Enjoy TIME and over 140 other titles in Next Issue. Not yet a subscriber? Start your 30 day FREE trial.

(VOTE) Which ‘The New Yorker 90th Anniversary’ cover does it best?

With the February 23, 2015 issue, The New Yorker celebrated its 90th year in publication. Next Issue Readers voted for their favorite among nine anniversary covers, and Carter Goodrich’s modernized take on Eustace Tilley came out on top.

Learn a bit more about iconic cover character Eustace Tilley below, then check out all of the creative 90th Anniversary covers.

The original (1925)

Readers’ favorite 90th anniversary cover (2015)

carter goodrich the new yorker

It all started with the February 21, 1925 cover, created by art editor Rea Irvin for The New Yorker’s first issue. Based on a historical sketch of the Count D’Orsay, this “dandy” peering at a butterfly through a monocle soon came to be regarded as The New Yorker‘s official mascot.

Within the first year of publication, the character was granted the name Eustace Tilley, and he soon began appearing in “The Making of a Magazine” series in every issue. Ever since, Eustace Tilley has appeared on the cover of the anniversary issue every year—often in Rea Irvin’s original design.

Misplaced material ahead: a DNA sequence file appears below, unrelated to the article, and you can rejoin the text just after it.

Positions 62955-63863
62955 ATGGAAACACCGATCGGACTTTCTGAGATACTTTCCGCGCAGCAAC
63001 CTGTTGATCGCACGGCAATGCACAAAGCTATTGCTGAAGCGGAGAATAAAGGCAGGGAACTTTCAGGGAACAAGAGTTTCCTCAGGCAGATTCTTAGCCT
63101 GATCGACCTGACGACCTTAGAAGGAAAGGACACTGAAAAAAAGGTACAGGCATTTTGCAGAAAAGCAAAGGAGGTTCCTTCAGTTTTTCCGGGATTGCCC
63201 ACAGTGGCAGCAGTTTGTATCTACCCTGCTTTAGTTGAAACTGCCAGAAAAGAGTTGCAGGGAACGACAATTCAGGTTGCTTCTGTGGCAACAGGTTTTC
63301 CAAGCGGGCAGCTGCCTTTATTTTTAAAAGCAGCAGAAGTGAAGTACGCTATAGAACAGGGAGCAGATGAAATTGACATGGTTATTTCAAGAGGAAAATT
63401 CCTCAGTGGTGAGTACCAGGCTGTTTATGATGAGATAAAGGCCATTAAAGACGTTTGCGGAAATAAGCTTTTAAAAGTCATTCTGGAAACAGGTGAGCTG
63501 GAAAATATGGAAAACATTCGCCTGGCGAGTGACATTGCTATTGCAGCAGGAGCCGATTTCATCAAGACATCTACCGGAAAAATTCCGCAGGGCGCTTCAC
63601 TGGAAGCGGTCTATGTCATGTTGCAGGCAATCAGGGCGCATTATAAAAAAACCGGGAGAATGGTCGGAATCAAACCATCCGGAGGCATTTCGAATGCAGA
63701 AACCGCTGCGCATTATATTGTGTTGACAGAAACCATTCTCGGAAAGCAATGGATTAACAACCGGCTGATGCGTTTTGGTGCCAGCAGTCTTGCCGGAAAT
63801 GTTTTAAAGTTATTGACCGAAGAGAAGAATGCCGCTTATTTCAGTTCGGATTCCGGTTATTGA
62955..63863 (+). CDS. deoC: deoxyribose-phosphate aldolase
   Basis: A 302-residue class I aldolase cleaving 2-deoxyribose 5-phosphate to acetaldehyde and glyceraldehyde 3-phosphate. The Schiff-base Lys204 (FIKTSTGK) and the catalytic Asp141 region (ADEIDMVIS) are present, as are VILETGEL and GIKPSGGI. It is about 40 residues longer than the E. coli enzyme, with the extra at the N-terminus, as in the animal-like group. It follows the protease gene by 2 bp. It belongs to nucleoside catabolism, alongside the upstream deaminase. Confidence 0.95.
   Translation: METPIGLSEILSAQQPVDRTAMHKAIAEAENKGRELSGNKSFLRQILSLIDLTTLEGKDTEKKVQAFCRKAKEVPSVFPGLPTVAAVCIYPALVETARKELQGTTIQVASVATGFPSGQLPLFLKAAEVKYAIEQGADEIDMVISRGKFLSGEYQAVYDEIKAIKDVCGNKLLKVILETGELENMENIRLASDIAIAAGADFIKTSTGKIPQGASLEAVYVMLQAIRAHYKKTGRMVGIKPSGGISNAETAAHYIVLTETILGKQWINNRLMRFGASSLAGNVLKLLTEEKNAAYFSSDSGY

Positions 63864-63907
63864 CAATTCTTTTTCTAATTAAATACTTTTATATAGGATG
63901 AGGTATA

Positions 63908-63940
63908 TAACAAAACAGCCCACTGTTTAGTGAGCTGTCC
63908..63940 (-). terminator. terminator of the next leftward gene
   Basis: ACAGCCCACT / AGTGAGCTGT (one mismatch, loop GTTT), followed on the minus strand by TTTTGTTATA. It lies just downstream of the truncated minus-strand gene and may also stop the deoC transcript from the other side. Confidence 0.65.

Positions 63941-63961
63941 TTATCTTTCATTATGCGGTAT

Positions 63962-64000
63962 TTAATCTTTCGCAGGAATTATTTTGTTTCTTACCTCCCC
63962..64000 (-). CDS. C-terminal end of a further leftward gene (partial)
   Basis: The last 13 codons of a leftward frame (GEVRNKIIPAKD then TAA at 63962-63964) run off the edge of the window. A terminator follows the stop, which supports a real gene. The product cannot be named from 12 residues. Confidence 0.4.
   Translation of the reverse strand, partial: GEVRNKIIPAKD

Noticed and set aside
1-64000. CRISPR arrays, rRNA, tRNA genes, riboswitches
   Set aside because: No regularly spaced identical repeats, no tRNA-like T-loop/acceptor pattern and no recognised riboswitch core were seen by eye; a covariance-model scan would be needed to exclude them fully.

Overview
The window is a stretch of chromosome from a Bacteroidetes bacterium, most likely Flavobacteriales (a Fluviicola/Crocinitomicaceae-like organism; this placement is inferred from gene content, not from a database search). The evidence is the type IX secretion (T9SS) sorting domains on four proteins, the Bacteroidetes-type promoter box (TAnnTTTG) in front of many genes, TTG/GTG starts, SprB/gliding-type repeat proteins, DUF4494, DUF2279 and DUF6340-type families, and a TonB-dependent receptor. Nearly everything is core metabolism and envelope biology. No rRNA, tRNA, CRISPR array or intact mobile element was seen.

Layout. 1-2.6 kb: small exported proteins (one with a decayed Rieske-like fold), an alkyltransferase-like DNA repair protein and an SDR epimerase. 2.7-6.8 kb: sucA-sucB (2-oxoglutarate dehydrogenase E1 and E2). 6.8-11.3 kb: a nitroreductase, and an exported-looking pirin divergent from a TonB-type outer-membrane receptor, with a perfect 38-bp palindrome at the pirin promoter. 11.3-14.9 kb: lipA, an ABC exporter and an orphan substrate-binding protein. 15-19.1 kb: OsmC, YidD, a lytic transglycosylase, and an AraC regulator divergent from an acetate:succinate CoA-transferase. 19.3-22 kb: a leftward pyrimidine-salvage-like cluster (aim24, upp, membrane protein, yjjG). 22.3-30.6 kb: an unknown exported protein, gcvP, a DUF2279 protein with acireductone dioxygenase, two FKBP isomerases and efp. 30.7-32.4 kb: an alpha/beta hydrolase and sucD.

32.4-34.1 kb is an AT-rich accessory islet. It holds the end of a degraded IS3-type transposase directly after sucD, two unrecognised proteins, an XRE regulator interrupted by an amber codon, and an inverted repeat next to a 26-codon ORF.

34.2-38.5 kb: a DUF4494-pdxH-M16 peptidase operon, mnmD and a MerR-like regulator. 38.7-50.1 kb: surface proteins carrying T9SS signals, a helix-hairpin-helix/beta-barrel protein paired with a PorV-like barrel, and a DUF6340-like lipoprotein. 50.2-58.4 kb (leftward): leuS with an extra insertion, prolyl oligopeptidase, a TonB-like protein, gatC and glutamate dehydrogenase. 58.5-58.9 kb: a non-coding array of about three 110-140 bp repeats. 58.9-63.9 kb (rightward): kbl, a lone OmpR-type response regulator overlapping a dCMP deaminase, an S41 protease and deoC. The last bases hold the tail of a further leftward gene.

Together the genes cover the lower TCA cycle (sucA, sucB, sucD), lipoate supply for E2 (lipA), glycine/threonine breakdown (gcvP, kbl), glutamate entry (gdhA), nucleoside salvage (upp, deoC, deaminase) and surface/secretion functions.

But there’s nothing traditional about this year. In honor of nine excellent decades, The New Yorker turned to nine artists—some frequent cover-creators, some total newcomers—to give Tilley a modern facelift.

This poll is now closed…but feel free to vote for your favorite just for fun.  

February 18, 2015

2015 Sports Illustrated Swimsuit Issue—too much skin?

Sports Illustrated officially revealed the cover for the 2015 Swimsuit Issue, and it was met with a healthy mingling of excitement and controversy. You can see the full issue in your Next Issue app on Tuesday, February 10th. 


It all started with the first Sports Illustrated Swimsuit Issue (circa 1964), featuring Babette March on a Caribbean beach. The rest is history. Each year, readers and spectators eagerly wait for February to roll around, just to see which bikini-clad babe will grace the cover.

This year, that babe is 24-year-old Hannah Davis.

Some feel the new cover is even more risqué than those of the past. 68% of people polled by Us Weekly voted the cover more porn-worthy than hot, while one People Senior Writer worries we’re becoming desensitized.

Sports Illustrated Swimsuit reaction

But despite some of the negative attention, no one was more shocked (and overjoyed) than Hannah Davis herself. Sports Illustrated pulled off a flawless prank to deliver Hannah the big news.

We can’t wait to see the full swimsuit spread, available in Next Issue Tuesday, February 10th.